Zachary Rosenberg President at MBMG
There is incessant talk and articles written about data analytics. The future has arrived, we are told sternly, and marketers who haven’t gotten on board are missing critical insights that will take their businesses to the next level. We’d like to add to that conversation, but our angle is a little different and might be considered something of a reality check.
Performance analytics and data-driven media decision-making are necessary capabilities of the modern media agency, and while we’ve seen some intelligent and responsible applications of data within our industry, we’ve also seen some absolute nonsense paraded about. We hope that our experiences will help you see that while some of these offerings sound extremely sophisticated, you shouldn’t be too intimidated to ask questions about methodology, or too trusting to accept everything you hear at face value.
The benefits of utilizing a client’s own 1st party data and drawing on the seemingly endless resources of 3rd party providers may sound like relatively straightforward uses of current technology. However, time and time again, we’ve noticed some serious flaws in many of the latest agency and vendor offerings.
When we peek under the hood, we see that many of them:
· Operate under a guiding principle that more data is simply better.
· Provide efficiency recommendations based solely on crunching whatever numbers are available rather than carefully considering which data sets are appropriate.
· Focus exclusively on the consumer audience while ignoring the content audiences.
· Are so complicated that users may interpret the data incorrectly.
One must be able to understand the underlying merits and limitations of the originating data sources that feed the tools you’re reading about in the industry press. The land rush to deliver the latest and greatest cutting-edge solution has resulted in marketers having to place their trust in black box products, some with gorgeous Graphical User Interfaces (GUIs), but with data gaps sizable enough to call into question any findings.
The two most typical issues we come across are both data-related. In some cases, tools are built on a fixed set of household-based information. It’s not that household data is incorrect, it just may not accurately reflect the attitudes, choices and behaviors of the intended prospect, potentially skewing media decisions to the wrong person in the household. In other cases, we’ve seen an over-reliance on data that is readily available and the omission of highly relevant information necessary to make comprehensive evaluations.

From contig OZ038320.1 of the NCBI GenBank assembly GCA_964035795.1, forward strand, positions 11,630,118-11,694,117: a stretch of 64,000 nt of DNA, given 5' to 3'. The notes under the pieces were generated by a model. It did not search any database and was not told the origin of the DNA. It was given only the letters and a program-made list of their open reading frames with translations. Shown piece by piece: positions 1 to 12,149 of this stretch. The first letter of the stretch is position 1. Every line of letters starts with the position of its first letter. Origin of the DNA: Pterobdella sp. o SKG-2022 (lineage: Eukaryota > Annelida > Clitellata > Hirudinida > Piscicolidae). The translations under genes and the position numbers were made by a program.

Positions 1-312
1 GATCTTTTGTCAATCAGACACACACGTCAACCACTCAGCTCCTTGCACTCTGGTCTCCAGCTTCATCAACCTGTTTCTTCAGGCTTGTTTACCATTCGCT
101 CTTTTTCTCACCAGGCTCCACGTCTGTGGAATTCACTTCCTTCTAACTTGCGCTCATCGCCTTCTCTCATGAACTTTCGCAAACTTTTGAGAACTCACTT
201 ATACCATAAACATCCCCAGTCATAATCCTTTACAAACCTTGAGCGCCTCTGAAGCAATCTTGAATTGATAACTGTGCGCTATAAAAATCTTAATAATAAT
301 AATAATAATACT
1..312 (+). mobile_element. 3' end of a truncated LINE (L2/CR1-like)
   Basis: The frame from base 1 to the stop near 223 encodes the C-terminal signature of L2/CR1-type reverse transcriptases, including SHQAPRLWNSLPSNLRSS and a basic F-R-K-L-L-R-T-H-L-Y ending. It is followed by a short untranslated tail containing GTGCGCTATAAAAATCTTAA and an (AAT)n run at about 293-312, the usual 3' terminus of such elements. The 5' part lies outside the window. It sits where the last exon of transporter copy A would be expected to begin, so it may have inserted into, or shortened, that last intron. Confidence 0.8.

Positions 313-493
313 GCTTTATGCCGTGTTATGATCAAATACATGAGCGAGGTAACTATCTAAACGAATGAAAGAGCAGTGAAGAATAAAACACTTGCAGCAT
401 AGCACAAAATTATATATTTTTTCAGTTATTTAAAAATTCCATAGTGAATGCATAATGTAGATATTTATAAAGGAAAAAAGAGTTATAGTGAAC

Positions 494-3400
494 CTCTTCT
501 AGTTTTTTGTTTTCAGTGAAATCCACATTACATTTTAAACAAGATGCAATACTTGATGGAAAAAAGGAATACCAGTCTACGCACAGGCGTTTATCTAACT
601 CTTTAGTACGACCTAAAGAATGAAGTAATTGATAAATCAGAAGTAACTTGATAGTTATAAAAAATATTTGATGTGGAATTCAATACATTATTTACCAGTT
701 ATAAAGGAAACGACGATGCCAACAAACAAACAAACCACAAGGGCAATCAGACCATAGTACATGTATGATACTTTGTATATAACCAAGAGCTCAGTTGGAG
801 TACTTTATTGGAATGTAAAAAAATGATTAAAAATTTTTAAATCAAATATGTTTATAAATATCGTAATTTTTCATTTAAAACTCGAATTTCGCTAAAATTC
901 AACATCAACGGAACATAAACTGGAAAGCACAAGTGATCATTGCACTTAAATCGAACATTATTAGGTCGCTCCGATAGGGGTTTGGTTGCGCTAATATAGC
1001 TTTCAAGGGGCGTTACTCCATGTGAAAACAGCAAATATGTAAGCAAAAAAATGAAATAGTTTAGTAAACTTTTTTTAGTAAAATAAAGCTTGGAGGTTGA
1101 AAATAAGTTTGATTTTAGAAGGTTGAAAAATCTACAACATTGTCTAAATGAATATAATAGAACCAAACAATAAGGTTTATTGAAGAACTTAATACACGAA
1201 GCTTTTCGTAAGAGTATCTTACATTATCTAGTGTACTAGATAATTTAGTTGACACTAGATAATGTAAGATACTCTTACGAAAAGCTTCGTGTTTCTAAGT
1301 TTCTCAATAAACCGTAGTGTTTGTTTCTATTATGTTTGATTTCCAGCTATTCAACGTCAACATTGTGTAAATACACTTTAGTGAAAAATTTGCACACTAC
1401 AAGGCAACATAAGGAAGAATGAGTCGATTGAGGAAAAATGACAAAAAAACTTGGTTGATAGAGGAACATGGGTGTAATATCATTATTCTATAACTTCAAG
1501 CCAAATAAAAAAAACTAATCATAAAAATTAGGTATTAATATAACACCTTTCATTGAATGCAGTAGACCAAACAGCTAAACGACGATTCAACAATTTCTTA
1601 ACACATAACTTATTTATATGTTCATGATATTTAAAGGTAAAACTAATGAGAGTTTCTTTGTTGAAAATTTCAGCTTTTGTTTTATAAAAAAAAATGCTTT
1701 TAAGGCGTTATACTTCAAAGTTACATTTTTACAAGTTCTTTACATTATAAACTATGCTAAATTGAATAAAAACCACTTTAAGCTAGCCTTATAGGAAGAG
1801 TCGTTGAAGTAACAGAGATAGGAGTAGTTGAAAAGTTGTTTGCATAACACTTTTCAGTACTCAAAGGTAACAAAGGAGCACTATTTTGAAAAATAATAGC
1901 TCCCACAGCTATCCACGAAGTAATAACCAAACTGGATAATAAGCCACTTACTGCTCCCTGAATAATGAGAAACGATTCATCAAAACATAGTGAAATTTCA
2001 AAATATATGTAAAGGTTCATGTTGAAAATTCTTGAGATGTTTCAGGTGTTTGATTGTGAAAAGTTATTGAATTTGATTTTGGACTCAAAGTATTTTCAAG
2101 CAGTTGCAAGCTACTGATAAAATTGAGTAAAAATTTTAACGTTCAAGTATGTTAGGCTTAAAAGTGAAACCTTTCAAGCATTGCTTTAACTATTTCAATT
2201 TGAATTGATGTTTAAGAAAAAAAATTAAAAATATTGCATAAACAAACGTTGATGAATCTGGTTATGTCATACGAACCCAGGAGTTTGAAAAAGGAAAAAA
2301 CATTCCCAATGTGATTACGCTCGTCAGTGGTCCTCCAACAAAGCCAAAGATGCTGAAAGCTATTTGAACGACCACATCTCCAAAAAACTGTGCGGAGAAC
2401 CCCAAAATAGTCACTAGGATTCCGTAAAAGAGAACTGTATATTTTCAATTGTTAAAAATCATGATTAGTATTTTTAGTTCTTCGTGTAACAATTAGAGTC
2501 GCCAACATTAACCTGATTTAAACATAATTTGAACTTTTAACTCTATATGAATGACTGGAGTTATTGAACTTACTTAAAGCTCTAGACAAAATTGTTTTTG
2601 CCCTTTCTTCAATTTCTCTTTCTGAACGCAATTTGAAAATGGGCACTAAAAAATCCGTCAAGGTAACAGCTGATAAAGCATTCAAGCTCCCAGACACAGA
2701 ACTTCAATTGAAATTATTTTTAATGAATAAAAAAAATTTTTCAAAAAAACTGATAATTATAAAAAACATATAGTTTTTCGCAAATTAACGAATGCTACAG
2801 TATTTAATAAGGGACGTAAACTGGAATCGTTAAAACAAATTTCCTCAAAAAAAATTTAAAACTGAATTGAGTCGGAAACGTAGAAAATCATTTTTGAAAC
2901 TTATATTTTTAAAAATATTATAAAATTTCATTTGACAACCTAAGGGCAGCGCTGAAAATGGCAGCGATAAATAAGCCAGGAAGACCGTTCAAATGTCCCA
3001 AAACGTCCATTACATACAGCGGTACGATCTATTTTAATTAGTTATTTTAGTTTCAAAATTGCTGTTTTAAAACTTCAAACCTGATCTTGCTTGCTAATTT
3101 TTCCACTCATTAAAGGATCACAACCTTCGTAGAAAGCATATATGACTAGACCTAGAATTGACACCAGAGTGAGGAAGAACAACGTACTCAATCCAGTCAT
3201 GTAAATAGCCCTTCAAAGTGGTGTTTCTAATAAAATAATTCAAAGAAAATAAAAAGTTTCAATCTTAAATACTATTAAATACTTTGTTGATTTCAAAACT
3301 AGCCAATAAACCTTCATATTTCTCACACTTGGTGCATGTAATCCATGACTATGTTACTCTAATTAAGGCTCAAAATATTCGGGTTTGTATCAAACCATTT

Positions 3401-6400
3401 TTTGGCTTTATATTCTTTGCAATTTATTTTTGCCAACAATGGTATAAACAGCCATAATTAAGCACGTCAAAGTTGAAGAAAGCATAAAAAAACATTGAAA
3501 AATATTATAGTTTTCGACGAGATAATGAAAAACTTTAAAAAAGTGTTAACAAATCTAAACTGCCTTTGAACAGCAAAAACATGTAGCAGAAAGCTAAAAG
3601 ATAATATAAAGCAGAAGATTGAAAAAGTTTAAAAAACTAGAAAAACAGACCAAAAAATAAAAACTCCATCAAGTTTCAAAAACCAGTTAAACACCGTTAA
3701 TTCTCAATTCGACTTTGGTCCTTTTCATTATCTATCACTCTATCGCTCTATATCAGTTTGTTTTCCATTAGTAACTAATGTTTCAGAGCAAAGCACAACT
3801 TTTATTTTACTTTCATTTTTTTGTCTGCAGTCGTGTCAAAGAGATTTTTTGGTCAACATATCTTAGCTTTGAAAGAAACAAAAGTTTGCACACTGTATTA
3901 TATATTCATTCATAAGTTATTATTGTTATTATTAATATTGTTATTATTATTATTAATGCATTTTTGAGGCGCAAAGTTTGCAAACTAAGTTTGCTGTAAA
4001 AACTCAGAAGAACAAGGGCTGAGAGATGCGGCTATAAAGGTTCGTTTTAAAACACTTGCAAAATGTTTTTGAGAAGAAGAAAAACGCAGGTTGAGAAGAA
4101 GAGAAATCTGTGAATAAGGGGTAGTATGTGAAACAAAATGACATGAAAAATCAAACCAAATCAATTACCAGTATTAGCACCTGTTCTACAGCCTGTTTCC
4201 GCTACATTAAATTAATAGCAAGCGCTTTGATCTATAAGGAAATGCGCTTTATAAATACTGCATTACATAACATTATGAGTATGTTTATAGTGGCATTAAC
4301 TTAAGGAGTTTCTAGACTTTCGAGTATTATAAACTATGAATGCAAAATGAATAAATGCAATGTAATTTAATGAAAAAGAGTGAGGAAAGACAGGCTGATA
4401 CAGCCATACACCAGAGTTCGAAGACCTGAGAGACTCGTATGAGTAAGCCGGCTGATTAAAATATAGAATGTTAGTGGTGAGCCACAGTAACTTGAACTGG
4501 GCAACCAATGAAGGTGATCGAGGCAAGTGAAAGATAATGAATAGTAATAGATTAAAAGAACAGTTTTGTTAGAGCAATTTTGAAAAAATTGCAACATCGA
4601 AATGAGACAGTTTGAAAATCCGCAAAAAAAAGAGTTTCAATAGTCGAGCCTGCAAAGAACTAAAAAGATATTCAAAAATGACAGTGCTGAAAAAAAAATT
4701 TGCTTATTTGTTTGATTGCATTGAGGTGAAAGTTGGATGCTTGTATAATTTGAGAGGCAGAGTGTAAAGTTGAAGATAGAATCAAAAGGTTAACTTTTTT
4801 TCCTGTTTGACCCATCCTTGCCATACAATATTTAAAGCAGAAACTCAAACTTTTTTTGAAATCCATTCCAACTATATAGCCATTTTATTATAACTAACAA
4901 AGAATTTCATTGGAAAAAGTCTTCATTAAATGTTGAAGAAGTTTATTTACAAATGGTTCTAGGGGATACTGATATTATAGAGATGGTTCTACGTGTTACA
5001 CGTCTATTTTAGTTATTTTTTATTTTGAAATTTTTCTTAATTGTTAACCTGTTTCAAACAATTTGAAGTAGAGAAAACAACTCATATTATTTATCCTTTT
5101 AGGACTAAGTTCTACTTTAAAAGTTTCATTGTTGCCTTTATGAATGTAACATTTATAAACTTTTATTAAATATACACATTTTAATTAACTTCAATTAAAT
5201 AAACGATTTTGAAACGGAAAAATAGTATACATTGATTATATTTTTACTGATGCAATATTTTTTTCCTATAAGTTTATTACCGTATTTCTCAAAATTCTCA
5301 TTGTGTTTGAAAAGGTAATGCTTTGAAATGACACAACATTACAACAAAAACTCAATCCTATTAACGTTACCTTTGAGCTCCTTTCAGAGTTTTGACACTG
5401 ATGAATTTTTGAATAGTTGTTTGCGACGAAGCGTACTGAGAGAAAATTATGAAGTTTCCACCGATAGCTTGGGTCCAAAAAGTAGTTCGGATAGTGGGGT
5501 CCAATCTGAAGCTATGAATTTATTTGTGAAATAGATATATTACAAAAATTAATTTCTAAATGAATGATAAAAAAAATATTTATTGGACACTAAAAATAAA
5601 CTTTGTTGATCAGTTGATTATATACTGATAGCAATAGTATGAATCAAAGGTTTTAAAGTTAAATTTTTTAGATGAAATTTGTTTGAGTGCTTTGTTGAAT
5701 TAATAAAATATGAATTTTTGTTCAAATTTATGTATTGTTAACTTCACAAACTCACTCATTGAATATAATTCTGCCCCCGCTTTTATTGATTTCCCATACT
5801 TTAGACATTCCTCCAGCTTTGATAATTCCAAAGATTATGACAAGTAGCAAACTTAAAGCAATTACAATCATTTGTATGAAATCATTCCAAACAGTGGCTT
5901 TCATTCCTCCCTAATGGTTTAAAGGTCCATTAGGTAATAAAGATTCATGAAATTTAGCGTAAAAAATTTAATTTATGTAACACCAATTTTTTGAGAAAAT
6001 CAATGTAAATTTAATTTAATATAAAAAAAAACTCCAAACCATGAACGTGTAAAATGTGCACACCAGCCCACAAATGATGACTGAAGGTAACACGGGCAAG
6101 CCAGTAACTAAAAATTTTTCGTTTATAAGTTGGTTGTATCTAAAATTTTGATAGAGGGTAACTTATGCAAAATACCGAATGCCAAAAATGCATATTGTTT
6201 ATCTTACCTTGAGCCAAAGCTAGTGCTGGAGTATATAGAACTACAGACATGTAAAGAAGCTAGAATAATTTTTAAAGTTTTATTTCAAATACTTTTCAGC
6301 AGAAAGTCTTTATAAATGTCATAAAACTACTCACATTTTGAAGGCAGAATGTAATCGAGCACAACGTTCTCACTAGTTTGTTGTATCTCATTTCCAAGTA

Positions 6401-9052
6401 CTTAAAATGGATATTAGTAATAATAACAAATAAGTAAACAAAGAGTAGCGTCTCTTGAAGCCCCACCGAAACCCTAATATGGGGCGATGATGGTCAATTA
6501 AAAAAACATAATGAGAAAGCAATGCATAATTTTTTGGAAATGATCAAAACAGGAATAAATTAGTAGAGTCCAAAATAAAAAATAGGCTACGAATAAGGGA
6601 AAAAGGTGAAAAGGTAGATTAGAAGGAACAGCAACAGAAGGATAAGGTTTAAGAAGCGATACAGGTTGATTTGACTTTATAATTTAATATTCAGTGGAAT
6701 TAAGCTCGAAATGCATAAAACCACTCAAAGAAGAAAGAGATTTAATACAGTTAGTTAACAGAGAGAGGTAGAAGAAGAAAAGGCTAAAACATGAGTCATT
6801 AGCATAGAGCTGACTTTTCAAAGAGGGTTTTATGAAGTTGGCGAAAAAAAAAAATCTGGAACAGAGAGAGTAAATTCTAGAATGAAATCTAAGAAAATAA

We don’t go into these evaluations lightly or with the sole intent of poking as many holes in products as possible. In fact, we usually offer suggestions for improvement, and in some cases, have tried to correct interpretations with even more favorable readings of the data. Companies like Nielsen, Ipsos and SMRB have been receptive to our suggestions in the past.
It is, however, somewhat disheartening and alarming that some companies are more interested in fast-tracking sales or making waves in the press than in making a better product.
Agencies must lead clients by taking a more thoughtful and meaningful approach to harnessing the power of big data. InsightPLUS at MBMG connects 1st party and 3rd party resources using world-class data partners such as Acxiom, Claritas and Experian and sources accredited by the Media Rating Council (MRC) to ensure the highest standards of quality control and transparency. These unimpeachable guardrails help us deliver more accurate target insights and media recommendations.
There are four fundamental concepts that we take to heart:
1. Household data doesn’t necessarily best reflect the preferences and behaviors of actual consumers, so we also apply person-level characteristics and behaviors to help fine tune our targeting analysis.
2. We identify media placement recommendations that will appropriately serve the creative and amplify the messaging— on-strategy vs. off-strategy, a foundational tenet of communications planning that is lost in data-only solutions.
3. Thorough efficiency evaluations should be based on both audience compatibility as well as target reach. This is especially true for programmatic television solutions which are actually “fauxgrammatic” because truly addressable 1-to-1 messaging is still extremely limited.
4. It’s important to be cautious when using big-data insights. The math may be correct, but the insights can only be as good as the inputs used and may not be actionable due to data instability. Being aware of, understanding and navigating through these limitations separates a true media expert from the garden-variety media planner.
So, if you’ve ever scratched your head over big-data recommendations that just don’t seem reasonable, you’re not alone. We’ve seen it often enough to give us pause. Agencies need to dig deep and call out ill-conceived design and uninformed uses of data. Marketers should learn more about the tools being applied to their businesses and shouldn’t fall so easily under the spell of “what’s new” in order to claim forefront status. A dose of reality will go a long way to ensure you’re managing data and making the best decisions for your clients and their business.